Thursday, 31 May 2012

NSMNSS off and running…

One of our network co-ordinators, Gareth Morrell, draws together key messages from the NSMNSS launch event, reviewing the opportunities and challenges for researchers using social media and reflecting the optimism and enthusiasm for the future of the network.

What a great day we had at our launch event on Tuesday. A big thank you to everyone involved in making it happen and to all our speakers and other contributors for providing such thought provoking insights. We really benefited from having such a diverse group (social science, humanities, market research, computer and information sciences all represented) and the open and collaborative attitude of everyone at the event and those joining online bodes well for us blossoming into a dynamic community of practice.

So what did we learn? It’s too early to say in any coherent way, but here are some initial reflections on the overarching messages for starters.

Firstly, whether it’s the Wild West, power to the people, the home of Big Data or the virtual as indicative of the real, social media is here to stay. Rightly, there was enthusiasm throughout the day that we embrace the opportunities this presents for researchers:
  • Access to bigger data sets for more people
  • More efficient collection, management and analysis of big data sets
  • The nature of social media facilitates a more interactive relationship between researcher/analyst and the ‘participant’ or study population – we can feed back what we find and see what they think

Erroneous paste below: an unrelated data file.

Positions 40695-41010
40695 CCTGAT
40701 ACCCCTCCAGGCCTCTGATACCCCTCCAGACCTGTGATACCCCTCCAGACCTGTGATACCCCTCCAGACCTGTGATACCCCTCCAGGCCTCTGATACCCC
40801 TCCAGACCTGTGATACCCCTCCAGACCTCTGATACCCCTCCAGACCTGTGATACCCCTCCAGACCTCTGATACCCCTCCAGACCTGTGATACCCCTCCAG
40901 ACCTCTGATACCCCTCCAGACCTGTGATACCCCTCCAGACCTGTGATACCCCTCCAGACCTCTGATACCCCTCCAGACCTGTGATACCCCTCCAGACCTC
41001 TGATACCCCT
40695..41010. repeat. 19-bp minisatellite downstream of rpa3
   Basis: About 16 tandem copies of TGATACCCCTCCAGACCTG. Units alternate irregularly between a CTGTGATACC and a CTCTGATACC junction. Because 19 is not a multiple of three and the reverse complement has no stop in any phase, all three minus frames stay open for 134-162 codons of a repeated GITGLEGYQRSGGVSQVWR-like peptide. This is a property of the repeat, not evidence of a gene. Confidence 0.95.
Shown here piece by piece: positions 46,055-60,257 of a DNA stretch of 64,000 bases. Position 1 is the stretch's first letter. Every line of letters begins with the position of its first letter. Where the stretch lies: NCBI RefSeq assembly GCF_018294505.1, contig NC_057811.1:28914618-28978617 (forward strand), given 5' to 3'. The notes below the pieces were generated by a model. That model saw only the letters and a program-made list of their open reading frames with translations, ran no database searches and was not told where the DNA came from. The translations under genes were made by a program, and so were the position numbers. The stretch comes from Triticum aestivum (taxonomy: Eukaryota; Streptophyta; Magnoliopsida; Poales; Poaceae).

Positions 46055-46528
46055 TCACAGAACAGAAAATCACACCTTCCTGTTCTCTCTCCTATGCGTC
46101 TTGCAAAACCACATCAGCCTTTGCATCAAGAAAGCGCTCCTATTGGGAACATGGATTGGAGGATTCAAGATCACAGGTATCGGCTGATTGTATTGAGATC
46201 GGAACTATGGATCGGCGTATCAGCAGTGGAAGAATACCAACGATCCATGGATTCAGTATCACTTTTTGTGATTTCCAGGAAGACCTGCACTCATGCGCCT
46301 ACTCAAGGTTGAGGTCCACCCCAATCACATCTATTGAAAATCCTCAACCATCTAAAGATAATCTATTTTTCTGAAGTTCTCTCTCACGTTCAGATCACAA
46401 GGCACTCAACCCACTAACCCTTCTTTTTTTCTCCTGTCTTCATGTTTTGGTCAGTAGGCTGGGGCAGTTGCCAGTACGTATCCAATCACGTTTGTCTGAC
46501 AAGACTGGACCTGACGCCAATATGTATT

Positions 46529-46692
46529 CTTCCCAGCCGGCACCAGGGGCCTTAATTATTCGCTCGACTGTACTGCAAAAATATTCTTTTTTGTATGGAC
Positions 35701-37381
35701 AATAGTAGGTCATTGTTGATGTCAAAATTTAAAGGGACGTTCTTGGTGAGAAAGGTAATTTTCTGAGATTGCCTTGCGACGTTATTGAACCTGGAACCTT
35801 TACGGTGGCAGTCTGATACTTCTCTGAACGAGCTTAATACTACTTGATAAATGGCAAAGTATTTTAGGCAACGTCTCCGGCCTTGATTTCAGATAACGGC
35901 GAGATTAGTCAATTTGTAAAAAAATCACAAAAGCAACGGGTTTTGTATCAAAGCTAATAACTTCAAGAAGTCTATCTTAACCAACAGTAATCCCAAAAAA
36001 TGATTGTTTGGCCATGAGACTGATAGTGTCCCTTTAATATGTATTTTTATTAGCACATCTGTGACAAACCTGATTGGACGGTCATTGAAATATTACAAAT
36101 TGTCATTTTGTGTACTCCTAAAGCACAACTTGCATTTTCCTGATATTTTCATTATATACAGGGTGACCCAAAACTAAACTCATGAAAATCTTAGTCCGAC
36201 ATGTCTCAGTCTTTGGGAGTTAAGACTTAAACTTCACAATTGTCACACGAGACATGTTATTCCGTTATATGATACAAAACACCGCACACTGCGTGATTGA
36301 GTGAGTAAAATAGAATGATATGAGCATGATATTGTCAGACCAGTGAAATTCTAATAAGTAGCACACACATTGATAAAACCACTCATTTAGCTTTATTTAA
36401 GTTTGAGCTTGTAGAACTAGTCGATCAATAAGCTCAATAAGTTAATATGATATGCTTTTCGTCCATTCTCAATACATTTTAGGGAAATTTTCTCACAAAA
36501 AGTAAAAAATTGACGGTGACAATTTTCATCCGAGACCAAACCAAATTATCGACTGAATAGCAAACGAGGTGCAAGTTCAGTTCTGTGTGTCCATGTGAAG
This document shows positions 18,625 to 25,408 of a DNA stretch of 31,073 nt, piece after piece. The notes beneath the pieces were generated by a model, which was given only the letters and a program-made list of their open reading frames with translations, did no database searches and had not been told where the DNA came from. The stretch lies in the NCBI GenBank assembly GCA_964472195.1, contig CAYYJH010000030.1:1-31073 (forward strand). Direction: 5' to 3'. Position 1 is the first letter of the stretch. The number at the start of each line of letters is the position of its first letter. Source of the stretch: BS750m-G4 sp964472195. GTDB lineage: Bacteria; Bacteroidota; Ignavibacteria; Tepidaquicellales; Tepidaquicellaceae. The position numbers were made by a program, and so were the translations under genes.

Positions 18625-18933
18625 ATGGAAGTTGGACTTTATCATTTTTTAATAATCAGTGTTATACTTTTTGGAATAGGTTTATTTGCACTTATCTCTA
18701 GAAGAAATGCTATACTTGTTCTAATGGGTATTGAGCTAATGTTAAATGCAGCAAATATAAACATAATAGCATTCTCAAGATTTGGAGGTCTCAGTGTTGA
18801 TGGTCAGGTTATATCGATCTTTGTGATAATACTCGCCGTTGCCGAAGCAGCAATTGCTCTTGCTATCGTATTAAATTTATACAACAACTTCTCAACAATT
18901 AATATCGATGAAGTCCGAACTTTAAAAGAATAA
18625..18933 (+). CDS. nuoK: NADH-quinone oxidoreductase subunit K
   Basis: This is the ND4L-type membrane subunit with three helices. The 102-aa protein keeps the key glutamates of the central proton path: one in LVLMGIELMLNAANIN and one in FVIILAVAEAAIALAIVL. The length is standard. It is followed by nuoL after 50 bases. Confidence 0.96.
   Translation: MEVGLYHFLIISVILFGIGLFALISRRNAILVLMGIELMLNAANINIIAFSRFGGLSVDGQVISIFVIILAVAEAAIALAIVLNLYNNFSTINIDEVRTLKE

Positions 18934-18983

• While there are problems of representativeness on the web, the very groups who are more difficult to involve in traditional surveys are exactly those using social media – young makes for example.
  • The nature of social media blurs the boundaries in an exciting way that can lead to fruitful, cross-disciplinary, multi-method research

But this is new and dynamic area. So there are limitations, draw-backs and caveats. If we’re to use social media in a rigorous and scientific way, we also need to consider a whole range of other issues, including:
  • Ethics – an issue that permeated every contribution yesterday. How do we get consent? Do we need it? Is representation more important? It’s clear we don’t know enough about how users of social media feel about this.
  • Sampling – inclusivity and representativeness are clearly a problem as the profile of social media users is not representative. What about the views we’re excluding? Does it matter – can we have different standards for a new method?
  • Theoretical underpinnings – should the mode of enquiry develop its own methods, its own place within the philosophy of social science? The area remains tool-focused and under-theorised.
  • Online effects – how do we account for people behaving differently online, i.e. separating the triggers from the noise?

Clearly there’s much to do in developing ethical principles, sampling models, data harvesting and sentiment tools and learning more about if, how and why we’re different online. Social media methods are not going to replace traditional methods any time soon – there’s too much they can’t tell us and too much we don’t know. But the medium is going to continue to become increasingly important in people’s social lives. The question for all of us in the network in how we harness the power of social media to enhance and enrich the tried and tested methods we already use to understand the social world.

Finally, just a reminder to get involved by signing up to methodspace, where you can discuss these issues on the forums. And if anyone wants to put more considered thoughts down in a blog for the network please do get in touch.

You can discuss this post over on our forum on Methodspace.